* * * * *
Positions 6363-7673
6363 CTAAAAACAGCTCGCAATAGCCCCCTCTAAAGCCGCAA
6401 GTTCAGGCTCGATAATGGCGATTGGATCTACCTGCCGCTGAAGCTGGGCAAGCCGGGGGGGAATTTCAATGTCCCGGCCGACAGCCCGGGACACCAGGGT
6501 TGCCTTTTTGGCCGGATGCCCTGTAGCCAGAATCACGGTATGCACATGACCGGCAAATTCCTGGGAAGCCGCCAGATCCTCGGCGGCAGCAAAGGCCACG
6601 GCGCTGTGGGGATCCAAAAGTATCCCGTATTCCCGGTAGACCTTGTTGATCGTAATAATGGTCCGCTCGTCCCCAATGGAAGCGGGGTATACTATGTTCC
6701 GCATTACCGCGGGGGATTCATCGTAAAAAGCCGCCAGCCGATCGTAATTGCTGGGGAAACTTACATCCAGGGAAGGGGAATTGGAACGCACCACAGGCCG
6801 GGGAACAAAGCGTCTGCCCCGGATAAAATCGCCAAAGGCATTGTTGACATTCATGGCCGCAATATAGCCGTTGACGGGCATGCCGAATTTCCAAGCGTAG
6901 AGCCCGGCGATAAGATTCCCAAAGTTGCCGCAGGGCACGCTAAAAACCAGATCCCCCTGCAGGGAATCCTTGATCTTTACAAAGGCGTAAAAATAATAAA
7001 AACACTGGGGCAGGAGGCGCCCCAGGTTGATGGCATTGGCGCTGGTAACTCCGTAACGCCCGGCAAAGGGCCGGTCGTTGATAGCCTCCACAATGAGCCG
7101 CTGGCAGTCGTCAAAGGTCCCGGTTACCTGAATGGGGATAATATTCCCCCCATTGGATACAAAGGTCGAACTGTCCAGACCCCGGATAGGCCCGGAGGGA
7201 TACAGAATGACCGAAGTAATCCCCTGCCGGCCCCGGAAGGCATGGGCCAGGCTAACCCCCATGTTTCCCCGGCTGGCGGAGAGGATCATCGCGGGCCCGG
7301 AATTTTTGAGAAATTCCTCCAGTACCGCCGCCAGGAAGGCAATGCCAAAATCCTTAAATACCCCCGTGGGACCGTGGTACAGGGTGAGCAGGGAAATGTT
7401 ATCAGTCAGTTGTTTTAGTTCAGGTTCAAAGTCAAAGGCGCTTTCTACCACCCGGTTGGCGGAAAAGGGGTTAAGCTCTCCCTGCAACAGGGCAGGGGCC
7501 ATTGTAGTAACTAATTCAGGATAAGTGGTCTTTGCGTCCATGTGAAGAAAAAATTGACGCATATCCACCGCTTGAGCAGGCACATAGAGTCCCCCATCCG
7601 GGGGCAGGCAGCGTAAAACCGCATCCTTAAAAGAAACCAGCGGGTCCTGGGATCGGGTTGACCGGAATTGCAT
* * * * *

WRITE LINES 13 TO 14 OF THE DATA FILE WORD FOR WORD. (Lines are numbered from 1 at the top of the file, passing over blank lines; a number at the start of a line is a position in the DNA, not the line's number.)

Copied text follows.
7401 ATCAGTCAGTTGTTTTAGTTCAGGTTCAAAGTCAAAGGCGCTTTCTACCACCCGGTTGGCGGAAAAGGGGTTAAGCTCTCCCTGCAACAGGGCAGGGGCC
7501 ATTGTAGTAACTAATTCAGGATAAGTGGTCTTTGCGTCCATGTGAAGAAAAAATTGACGCATATCCACCGCTTGAGCAGGCACATAGAGTCCCCCATCCG